190 191 192

Roe v. Wade, citing National Mutual Ins. Co. v. Tidewater Transfer Co., 337 U. S. 582, 646 (dissenting opinion). Roe v. Wade, citing Moose Lodge v. Irvis, 407 U. S. 163 (1972); Sierra Club v. Morton, 405 U. S. 727 (1972).

Roe v. Wade,

193

Roe v. Wade, citing, Liverpool, New York & Philalelphia S. S. Co. v. Commissioners of Emigration, 113 U. S.
Roe v. Wade,

33, 39 (1885).
194

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Roe and endorsed by the majority centers on the concept that the Constitution recognizes and protects a right to privacy and that the right encompasses a womans decision to undergo an abortion, Rehnquist distinguishes the privacy of the marital bedroom discussed in Griswold v. Connecticut with the context of what he argues are the very unprivate conditions attendant to a medical abortion.
I have difficulty in concluding, as the Court does, that the right of privacy is involved in this case. Texas, by the statute here challenged, bars the performance of a medical abortion by a licensed physician on a plaintiff such as Roe. A transaction resulting in an operation such as this is not private in the ordinary usage of that word. Nor is the privacy that the Court finds here even a distant relative of the freedom from searches and seizures protected by the Fourth Amendment to the Constitution, which the Court has referred to as embodying a right to privacy. 195

Rehnquists criticism of the various authorities cited by Blackmun as recognizing the right to privacy is understandable. A reading of Blackmuns citations gives the impression that he had his law clerks do research on all the Courts decisions that even mentioned the term privacy and then cited them without analysis or consideration of whether they actually fit the situation in Roe. Rehnquist proceeds to draw the privacy language into the sphere of liberty, observing:
If the Court means by the term privacy no more than that the claim of a person to be free from unwanted state regulation of consensual transactions may be a form of liberty protected by the Fourteenth Amendment, there is no doubt that similar claims have been upheld in our earlier decisions on the basis of that liberty. I agree with the statement of [Justice Stewart] in his concurring opinion that the liberty, against deprivation of which without due process the Fourteenth [p173] Amendment protects, embraces more than the rights found in the Bill of Rights. But that liberty is not guaranteed absolutely against deprivation, only against deprivation without due process of law. The test traditionally applied in the area of social and economic legislation is whether or not a law such as that challenged has a rational relation to a valid state objective. 196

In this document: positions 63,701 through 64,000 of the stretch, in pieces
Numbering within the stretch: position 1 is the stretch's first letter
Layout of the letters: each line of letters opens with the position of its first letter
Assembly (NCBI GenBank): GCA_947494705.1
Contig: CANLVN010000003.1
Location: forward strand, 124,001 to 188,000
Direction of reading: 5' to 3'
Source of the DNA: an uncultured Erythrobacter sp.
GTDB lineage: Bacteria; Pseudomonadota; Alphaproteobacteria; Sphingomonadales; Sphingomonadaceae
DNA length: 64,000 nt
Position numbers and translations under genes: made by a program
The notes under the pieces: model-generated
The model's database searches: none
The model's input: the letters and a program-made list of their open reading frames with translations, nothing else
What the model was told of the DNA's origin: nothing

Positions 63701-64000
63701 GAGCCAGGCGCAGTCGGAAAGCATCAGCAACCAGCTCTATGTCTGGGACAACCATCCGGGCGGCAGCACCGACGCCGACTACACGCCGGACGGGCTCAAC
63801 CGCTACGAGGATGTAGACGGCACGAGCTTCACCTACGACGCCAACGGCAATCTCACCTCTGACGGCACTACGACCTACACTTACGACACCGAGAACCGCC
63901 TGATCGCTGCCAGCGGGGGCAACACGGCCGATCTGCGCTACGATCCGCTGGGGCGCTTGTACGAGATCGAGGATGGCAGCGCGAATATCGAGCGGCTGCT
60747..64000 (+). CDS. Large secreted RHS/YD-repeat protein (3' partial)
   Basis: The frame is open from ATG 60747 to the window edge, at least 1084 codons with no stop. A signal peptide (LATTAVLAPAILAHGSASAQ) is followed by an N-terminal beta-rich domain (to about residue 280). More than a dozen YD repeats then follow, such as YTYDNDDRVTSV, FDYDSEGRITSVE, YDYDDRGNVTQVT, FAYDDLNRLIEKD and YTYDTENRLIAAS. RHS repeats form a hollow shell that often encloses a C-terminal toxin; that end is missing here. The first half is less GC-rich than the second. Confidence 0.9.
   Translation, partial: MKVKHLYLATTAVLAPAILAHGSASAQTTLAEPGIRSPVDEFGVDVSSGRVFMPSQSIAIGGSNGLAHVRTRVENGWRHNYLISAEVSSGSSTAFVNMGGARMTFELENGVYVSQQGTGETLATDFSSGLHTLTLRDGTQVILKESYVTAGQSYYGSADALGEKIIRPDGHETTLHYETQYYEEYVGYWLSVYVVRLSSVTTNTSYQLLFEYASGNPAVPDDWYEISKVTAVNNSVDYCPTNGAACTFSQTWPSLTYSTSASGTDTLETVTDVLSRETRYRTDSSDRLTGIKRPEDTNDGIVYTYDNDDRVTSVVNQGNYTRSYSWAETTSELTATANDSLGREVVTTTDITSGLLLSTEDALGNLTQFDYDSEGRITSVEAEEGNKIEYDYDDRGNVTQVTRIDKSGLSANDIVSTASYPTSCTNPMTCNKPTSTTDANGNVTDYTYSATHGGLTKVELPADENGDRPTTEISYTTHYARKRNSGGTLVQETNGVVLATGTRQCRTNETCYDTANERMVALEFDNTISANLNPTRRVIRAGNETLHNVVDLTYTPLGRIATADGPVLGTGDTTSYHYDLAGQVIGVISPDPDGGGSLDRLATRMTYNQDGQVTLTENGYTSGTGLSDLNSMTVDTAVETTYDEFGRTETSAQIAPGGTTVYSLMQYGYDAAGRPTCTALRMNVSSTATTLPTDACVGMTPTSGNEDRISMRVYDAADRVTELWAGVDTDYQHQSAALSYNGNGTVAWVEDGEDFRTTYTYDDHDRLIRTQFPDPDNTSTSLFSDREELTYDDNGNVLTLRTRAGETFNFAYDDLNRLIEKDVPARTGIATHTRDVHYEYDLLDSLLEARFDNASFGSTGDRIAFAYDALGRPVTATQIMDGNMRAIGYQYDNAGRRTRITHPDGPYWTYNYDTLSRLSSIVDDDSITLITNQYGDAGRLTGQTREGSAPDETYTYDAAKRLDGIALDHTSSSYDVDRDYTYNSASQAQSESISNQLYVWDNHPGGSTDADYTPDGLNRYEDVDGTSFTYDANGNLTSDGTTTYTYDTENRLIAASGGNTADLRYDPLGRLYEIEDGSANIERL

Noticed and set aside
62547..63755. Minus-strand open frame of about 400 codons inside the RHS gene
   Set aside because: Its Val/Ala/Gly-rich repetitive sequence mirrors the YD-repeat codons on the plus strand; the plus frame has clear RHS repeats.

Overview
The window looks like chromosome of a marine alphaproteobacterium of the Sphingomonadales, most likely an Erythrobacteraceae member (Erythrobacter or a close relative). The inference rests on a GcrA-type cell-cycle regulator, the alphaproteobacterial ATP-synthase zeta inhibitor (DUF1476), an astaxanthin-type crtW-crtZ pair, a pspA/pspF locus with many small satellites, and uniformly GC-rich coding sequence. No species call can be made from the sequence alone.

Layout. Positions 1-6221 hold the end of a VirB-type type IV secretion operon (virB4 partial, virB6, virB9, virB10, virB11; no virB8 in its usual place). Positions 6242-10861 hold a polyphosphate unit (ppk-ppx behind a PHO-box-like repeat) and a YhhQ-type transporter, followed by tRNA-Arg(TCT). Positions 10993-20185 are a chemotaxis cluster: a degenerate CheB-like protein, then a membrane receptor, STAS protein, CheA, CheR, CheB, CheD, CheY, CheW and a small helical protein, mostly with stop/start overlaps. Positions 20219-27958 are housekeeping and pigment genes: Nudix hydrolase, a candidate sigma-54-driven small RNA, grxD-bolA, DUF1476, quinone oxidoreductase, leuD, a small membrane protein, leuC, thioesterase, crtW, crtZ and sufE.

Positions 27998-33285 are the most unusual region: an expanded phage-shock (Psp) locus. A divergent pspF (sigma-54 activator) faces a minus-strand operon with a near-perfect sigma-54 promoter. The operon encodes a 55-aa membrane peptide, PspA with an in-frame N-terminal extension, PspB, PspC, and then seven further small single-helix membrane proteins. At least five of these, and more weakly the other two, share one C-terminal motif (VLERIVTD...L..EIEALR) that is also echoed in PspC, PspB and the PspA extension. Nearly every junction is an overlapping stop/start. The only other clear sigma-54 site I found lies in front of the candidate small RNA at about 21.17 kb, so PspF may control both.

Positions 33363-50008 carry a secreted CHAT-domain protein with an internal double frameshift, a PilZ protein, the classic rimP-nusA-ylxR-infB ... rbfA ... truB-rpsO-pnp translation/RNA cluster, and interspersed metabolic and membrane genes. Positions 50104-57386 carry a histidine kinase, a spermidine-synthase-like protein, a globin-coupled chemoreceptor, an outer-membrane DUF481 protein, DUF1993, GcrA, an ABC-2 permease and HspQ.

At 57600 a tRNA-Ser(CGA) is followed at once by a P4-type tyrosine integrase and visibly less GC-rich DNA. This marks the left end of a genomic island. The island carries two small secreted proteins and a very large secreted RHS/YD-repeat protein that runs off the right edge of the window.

One of the most important aspects of Roe is highlighted by Rehnquists analysis regarding the constitutional test to be applied to state actions in the abortion domain. It was a critical act of the Roe majority to apply the compelling state interest test to states seeking to regulate in this area rather than the rational basis test of legislative validity. The effect of the Courts choice of the compelling state interest test is to reallocate and significantly increase the states burden of proof for its legislative choices. Given Blackmuns admission that there are numerous competing positions applicable to all the important questions involved in Roe, it became exceptionally difficult for a state to carry its burden of proof and justification. Virtually every premise a state legislature might rely on about the necessity of regulating abortion is subject to challenge. In any event, Rehnquists analysis on this point argues: The Due Process Clause of the Fourteenth Amendment undoubtedly does place a limit, albeit a broad one, on legislative power to enact laws such as this. If the Texas statute were to prohibit an abortion even
195 196

Roe v. Wade, citing Katz v. United States, 389 U. S. 347 (1967). Roe v. Wade, citing Williamson v. Lee Optical Co., 348 U. S. 483, 491 (1955).